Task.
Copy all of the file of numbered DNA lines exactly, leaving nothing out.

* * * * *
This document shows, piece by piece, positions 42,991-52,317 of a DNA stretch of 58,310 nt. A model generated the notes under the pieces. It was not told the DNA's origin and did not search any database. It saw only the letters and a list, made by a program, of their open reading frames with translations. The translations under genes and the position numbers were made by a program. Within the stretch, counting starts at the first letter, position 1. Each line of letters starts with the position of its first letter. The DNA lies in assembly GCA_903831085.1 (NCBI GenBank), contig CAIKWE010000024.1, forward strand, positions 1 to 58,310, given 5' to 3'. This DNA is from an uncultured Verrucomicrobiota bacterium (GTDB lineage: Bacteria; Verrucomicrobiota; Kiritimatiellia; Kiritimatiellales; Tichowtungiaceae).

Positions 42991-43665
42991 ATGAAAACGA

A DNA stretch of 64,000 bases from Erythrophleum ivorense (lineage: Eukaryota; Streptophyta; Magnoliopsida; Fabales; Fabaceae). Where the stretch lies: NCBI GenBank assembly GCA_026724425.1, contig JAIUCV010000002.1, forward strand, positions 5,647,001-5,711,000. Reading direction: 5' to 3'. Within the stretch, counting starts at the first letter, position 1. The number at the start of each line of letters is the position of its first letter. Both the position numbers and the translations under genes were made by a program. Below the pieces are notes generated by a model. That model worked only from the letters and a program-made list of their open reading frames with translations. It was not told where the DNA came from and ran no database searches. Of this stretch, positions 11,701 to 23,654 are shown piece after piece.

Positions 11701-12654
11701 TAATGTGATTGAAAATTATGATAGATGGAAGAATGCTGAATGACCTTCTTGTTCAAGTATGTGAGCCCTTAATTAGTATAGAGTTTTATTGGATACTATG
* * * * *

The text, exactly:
This document shows, piece by piece, positions 42,991-52,317 of a DNA stretch of 58,310 nt. A model generated the notes under the pieces. It was not told the DNA's origin and did not search any database. It saw only the letters and a list, made by a program, of their open reading frames with translations. The translations under genes and the position numbers were made by a program. Within the stretch, counting starts at the first letter, position 1. Each line of letters starts with the position of its first letter. The DNA lies in assembly GCA_903831085.1 (NCBI GenBank), contig CAIKWE010000024.1, forward strand, positions 1 to 58,310, given 5' to 3'. This DNA is from an uncultured Verrucomicrobiota bacterium (GTDB lineage: Bacteria; Verrucomicrobiota; Kiritimatiellia; Kiritimatiellales; Tichowtungiaceae).

Positions 42991-43665
42991 ATGAAAACGA

A DNA stretch of 64,000 bases from Erythrophleum ivorense (lineage: Eukaryota; Streptophyta; Magnoliopsida; Fabales; Fabaceae). Where the stretch lies: NCBI GenBank assembly GCA_026724425.1, contig JAIUCV010000002.1, forward strand, positions 5,647,001-5,711,000. Reading direction: 5' to 3'. Within the stretch, counting starts at the first letter, position 1. The number at the start of each line of letters is the position of its first letter. Both the position numbers and the translations under genes were made by a program. Below the pieces are notes generated by a model. That model worked only from the letters and a program-made list of their open reading frames with translations. It was not told where the DNA came from and ran no database searches. Of this stretch, positions 11,701 to 23,654 are shown piece after piece.

Positions 11701-12654
11701 TAATGTGATTGAAAATTATGATAGATGGAAGAATGCTGAATGACCTTCTTGTTCAAGTATGTGAGCCCTTAATTAGTATAGAGTTTTATTGGATACTATG